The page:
Community pharmacy requires funding to create a ‘stable’ environment that will attract students into the workforce, the chairman of the National Pharmacy Association (NPA) has said.

Speaking at a Westminster Health Forum this week on the next steps for pharmacy in healthcare delivery in England, Andrew Lane said many students currently doing workplace placements in community pharmacy were seeing a ‘very chaotic’ sector in transition as it prepares for independent prescribing (IP).

Changes to pre-registration training will see all new pharmacists qualify as IPs from 2026.

‘We've got to make community pharmacy an attractive place to work as a career, and to a large extent, unless we get the funding right to be able to achieve what the end goal is for the NHS and make sure we have better outcomes for patients, we haven't really got that joined up correctly at the moment,’ he said.

‘We've got to see the funding flow through to ensure we have that stable environment to allow students, who then qualify, better aspirations for their careers in community pharmacy.’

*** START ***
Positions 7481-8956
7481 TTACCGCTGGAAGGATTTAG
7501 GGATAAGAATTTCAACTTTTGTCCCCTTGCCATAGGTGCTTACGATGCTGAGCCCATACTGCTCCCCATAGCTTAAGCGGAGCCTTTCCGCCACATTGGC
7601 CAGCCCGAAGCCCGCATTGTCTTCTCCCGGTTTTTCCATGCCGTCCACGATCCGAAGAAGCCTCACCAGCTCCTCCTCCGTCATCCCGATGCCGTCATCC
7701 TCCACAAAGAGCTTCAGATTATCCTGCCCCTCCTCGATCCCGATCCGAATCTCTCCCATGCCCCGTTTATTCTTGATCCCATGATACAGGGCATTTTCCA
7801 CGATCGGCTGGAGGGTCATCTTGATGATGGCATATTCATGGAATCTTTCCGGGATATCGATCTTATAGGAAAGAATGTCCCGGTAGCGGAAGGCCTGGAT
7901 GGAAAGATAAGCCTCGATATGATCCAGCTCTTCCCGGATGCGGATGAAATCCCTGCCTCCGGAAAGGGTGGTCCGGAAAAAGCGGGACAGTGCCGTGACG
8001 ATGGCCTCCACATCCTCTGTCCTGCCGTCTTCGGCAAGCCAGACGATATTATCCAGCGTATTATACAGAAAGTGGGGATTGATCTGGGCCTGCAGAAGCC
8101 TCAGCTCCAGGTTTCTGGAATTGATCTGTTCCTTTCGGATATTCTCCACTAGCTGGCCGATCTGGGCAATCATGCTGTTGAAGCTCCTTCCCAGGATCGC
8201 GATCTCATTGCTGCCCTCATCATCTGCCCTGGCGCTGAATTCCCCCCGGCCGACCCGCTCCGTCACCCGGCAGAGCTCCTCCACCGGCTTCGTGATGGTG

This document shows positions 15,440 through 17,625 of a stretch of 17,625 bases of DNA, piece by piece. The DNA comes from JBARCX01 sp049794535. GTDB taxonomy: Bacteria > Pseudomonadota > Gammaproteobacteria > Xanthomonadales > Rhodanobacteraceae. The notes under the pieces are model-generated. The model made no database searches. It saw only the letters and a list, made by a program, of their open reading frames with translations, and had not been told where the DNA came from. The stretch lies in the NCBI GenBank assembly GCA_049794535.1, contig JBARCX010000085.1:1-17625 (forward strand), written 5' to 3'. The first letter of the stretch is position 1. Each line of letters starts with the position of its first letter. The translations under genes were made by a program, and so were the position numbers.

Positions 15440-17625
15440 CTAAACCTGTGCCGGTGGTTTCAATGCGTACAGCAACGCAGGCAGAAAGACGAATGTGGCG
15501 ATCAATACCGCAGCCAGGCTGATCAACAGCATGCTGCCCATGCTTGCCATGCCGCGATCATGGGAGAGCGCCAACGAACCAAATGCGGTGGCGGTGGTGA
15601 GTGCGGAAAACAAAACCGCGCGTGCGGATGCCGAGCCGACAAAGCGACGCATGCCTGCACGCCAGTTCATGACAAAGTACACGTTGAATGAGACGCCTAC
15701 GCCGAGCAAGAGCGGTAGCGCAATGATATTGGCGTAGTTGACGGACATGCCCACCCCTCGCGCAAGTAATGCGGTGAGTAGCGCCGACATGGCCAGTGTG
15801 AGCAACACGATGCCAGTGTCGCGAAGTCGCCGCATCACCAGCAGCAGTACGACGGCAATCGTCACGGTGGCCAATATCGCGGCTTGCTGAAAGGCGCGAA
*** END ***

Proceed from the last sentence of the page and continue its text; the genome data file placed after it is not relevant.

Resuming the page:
Last year, the deputy chief pharmaceutical officer at NHS England voiced concerns about the need to guard against a ‘two-tier’ profession in the context of IP; while pharmacists have raised concerns about the lack of 'backfill' funding for trainees and DPPs, as well as around finding the time to train.

The need to ensure pharmacy students are coming into the industry has been shown by recent workforce figures.

Almost three-quarters of pharmacies are experiencing a shortage of pharmacists and vacancy rates for community pharmacists have doubled in five years, with pharmacists at risk of burnout as staffing shortages drive up locum rates.

Despite this, although health spending has increased, community pharmacy funding has dropped, and no new money for the NHS or pharmacies was announced in the Spring Budget earlier this month.

New and expanded services cannot go ahead without additional funding, namely a fully funded Pharmacy First scheme, the Pharmaceutical Services Negotiating Committee (PSNC) has said, and a Save Our Pharmacies campaign website has been launched by leading national pharmacy bodies to give new focus to calls for fair pharmacy funding in England.